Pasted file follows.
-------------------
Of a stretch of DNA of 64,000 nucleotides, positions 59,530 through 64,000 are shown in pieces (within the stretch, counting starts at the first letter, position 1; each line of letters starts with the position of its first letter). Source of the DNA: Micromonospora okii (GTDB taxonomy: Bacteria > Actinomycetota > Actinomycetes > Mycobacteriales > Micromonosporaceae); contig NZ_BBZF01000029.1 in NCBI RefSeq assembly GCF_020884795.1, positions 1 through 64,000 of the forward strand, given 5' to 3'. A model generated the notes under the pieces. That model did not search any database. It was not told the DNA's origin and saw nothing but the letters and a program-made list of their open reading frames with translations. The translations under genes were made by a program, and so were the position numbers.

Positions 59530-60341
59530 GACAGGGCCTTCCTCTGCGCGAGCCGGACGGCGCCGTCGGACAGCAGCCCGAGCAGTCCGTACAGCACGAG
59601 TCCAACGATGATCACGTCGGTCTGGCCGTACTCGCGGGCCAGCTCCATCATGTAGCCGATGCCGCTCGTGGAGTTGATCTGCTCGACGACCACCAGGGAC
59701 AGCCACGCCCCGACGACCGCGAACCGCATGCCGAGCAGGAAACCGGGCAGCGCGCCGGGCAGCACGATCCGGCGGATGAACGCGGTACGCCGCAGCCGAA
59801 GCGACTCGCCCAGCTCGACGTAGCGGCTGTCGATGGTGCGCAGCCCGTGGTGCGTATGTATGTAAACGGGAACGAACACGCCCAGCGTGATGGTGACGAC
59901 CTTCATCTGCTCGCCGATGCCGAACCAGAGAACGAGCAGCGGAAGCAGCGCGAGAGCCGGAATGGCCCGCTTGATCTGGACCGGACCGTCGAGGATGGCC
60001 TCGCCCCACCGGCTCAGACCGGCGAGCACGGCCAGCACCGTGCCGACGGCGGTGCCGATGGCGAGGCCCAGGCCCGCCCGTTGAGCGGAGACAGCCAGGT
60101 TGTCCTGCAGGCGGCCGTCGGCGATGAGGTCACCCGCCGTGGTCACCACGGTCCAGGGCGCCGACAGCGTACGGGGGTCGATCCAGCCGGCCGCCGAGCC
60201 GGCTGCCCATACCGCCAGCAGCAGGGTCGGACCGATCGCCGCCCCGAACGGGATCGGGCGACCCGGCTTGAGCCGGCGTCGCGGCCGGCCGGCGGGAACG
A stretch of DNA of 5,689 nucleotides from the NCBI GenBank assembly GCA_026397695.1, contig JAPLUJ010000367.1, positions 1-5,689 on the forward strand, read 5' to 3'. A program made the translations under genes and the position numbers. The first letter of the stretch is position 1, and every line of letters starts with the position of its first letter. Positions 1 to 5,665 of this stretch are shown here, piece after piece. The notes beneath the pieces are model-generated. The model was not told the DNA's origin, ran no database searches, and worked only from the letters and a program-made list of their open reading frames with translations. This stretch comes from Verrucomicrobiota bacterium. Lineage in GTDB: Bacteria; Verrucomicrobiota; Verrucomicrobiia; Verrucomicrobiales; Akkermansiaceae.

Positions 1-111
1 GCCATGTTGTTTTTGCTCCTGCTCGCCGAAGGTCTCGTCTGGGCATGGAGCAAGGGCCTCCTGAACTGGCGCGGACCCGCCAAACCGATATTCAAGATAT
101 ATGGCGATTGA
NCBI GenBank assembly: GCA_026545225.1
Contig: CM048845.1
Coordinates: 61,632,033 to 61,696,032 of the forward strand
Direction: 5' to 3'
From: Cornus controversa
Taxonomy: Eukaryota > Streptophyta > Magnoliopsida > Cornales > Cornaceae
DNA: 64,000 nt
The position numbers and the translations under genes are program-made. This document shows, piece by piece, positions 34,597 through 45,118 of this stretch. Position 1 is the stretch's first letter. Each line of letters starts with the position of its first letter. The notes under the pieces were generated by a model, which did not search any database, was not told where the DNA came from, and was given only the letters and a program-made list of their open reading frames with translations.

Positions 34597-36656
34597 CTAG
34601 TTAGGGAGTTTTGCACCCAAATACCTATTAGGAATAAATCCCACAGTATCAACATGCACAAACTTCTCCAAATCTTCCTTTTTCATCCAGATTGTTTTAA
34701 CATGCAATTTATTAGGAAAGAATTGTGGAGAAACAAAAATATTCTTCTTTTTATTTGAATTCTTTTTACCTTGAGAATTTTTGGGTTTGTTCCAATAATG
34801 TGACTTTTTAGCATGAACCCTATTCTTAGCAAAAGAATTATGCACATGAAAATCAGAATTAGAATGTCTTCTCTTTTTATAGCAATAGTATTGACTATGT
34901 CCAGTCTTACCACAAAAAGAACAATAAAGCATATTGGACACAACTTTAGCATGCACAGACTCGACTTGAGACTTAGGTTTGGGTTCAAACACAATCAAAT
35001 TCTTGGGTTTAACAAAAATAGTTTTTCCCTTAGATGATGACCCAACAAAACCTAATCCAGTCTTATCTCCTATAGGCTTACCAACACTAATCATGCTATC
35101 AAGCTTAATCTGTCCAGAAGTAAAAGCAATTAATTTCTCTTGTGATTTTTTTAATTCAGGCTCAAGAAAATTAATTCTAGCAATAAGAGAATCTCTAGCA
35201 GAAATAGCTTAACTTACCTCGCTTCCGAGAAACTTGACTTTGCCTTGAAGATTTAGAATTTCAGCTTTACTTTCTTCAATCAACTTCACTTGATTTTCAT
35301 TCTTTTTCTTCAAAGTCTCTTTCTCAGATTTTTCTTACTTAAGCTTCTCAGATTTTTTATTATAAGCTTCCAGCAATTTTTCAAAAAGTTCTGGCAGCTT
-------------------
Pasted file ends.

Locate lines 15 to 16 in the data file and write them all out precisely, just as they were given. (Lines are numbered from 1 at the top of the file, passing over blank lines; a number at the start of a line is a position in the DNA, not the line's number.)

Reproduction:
NCBI GenBank assembly: GCA_026545225.1
Contig: CM048845.1